Location: Southern Insect Management Research2013 Annual Report
1a. Objectives (from AD-416):
Assemble and annotate the genome sequence of the tarnished plant bug and develop a publicly accessible database.
1b. Approach (from AD-416):
Genome assemblies will be conducted using different programs and algorithms, including the programs SOAPdevovo and Abyss, using a number of different parameter settings to achieve the best assembly. The analyses require computers with very large amounts of memory. Structural gene annotations will be calculated using the Maker pipeline. Data will be made available for download and in a database format, as well as in tools such as BLAST.
3. Progress Report:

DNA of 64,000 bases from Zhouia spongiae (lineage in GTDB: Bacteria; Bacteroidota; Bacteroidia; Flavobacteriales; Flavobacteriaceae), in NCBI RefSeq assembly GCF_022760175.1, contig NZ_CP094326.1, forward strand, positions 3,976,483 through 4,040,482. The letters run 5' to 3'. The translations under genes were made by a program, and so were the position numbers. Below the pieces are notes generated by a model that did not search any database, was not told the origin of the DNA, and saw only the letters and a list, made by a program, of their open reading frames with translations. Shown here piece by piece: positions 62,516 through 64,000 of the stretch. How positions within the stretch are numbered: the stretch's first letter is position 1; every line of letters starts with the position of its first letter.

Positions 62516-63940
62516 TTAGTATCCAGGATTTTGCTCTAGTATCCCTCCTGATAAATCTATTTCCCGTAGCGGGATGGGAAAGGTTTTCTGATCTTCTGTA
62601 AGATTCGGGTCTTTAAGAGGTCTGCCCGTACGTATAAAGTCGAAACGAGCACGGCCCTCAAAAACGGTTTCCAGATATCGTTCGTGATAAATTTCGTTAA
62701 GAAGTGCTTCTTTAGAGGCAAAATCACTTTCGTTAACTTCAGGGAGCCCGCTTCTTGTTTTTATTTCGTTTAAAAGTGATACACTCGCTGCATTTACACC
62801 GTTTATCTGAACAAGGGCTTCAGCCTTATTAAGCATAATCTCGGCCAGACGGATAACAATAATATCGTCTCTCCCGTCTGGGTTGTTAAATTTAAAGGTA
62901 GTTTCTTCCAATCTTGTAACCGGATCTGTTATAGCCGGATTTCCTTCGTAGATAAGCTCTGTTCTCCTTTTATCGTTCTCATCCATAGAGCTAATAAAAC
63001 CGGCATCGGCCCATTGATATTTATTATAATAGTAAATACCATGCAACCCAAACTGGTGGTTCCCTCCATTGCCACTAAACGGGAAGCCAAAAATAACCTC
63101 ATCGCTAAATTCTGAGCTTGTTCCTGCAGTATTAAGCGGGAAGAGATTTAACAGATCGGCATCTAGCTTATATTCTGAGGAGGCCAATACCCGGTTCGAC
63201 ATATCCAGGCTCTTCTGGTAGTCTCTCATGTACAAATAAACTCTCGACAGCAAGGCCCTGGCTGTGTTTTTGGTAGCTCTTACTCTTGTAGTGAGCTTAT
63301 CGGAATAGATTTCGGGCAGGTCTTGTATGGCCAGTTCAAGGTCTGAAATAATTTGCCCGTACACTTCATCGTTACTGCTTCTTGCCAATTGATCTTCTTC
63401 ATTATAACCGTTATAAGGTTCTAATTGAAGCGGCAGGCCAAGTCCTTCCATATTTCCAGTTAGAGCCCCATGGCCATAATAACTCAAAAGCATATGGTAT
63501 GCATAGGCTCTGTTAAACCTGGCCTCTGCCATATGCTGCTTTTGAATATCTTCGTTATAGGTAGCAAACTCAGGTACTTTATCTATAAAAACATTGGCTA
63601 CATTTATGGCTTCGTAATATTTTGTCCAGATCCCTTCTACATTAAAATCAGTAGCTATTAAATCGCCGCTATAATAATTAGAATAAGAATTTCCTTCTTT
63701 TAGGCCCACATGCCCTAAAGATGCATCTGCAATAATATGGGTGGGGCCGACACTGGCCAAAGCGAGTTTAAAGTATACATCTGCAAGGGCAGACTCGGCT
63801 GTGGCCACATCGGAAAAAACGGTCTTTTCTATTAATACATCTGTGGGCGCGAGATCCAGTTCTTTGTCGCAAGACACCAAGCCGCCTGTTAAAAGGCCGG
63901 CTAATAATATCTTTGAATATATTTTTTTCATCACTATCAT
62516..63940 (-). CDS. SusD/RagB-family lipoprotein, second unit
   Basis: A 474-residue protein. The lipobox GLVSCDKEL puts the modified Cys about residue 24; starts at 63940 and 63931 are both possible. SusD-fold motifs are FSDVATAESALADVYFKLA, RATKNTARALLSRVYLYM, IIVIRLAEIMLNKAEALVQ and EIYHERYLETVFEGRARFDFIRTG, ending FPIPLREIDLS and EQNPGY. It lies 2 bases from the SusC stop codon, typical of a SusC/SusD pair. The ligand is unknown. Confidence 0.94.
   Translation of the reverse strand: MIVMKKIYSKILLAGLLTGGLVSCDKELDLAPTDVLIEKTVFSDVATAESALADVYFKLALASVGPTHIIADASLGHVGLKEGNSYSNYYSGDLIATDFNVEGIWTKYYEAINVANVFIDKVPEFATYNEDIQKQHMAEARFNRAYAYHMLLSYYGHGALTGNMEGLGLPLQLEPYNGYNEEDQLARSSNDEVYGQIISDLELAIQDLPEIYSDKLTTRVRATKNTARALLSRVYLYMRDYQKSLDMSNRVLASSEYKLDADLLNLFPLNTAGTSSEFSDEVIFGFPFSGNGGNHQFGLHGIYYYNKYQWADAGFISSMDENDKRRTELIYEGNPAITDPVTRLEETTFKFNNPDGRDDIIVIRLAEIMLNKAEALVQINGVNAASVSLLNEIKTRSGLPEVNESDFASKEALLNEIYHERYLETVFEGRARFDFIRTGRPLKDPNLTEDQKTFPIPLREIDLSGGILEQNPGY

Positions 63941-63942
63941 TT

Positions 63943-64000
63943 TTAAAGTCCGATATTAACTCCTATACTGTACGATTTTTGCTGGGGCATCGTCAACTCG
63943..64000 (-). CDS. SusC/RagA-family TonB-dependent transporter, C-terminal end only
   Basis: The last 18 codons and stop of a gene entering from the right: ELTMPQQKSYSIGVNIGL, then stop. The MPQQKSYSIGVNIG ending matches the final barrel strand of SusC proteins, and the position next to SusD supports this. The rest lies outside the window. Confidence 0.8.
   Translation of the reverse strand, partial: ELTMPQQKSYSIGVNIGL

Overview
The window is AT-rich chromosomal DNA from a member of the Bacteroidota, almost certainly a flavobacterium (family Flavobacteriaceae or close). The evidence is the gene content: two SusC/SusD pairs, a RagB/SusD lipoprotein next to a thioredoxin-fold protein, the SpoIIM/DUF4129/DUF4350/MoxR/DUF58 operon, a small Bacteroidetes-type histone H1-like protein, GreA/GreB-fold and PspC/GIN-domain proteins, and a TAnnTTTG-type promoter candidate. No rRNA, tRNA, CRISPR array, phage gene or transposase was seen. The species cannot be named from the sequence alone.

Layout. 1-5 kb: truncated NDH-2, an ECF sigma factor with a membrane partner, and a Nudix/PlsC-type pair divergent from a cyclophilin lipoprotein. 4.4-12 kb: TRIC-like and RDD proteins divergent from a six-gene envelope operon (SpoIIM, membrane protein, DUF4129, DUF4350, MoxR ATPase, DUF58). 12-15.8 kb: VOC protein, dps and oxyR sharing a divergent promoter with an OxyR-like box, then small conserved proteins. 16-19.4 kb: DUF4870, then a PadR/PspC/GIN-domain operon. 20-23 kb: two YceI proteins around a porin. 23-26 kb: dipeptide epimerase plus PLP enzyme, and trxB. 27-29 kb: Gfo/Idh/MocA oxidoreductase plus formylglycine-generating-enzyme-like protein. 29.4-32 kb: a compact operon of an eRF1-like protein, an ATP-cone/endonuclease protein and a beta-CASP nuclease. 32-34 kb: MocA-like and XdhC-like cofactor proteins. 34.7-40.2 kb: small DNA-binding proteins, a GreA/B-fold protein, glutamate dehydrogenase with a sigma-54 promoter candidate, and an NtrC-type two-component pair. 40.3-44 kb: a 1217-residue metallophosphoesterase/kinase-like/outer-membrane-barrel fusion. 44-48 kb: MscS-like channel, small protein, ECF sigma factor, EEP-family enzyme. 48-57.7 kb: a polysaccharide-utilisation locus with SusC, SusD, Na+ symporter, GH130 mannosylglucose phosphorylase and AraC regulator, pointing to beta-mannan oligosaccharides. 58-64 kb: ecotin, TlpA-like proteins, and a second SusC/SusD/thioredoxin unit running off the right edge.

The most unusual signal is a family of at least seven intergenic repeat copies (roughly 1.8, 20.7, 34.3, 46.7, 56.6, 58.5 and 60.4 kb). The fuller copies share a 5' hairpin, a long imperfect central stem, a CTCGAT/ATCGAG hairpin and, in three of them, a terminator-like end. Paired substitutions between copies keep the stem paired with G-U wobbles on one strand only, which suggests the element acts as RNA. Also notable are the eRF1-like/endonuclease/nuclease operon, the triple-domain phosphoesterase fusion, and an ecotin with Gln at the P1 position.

The size of the Lygus lineolaris genome, estimated using flow-cytometry, was determined to be approximately 900 million base pairs (MBp). Based on this data, it was estimated that over 150 billion nucleotides of sequence data is required for initial assembly of the genome. High-throughput sequencing of 16 pools containing approximately 2,300 Lygus lineolaris recombinant bacterial artificial chromosome (BAC) clones each was carried out to obtain over 1.5 billion Illumina HiSeq2000 reads. A preliminary assembly of the genomic sequence data yielded over 400,000 contiguous genomic DNA sequence fragments (contigs), indicating that additional sequence data needs to be generated to increase the coverage and average length of the genomic DNA contigs. In order to reduce the level of nucleotide polymorphisms that adversely affect genome assemblies, a single-pair mated line of insects was generated by mating of sibs of a highly inbred laboratory colony of Lygus lineolaris for 5 successive generations. Genomic DNA was extracted from individual insects to prepare small insert genomic DNA libraries containing 300-600 Bp inserts. Small insert genomic DNA libraries will be size fractionated to select 250 and 400 Bp insert sizes for obtaining overlapping and non overlapping, respectively, paired-end sequence reads. In addition, randomly sheared genomic DNA will be used to construct large insert (approximately 40 KBp insert size) mate-pair sequencing libraries for improving the quality of the genome sequence with reference-guided assembly techniques. Assembled genomic DNA sequence data will be annotated using automated and manual annotation pipelines. In addition, assembled DNA sequence data will be used to as a reference to identify polymorphic genetic markers for use in genetic mapping and population genetic studies.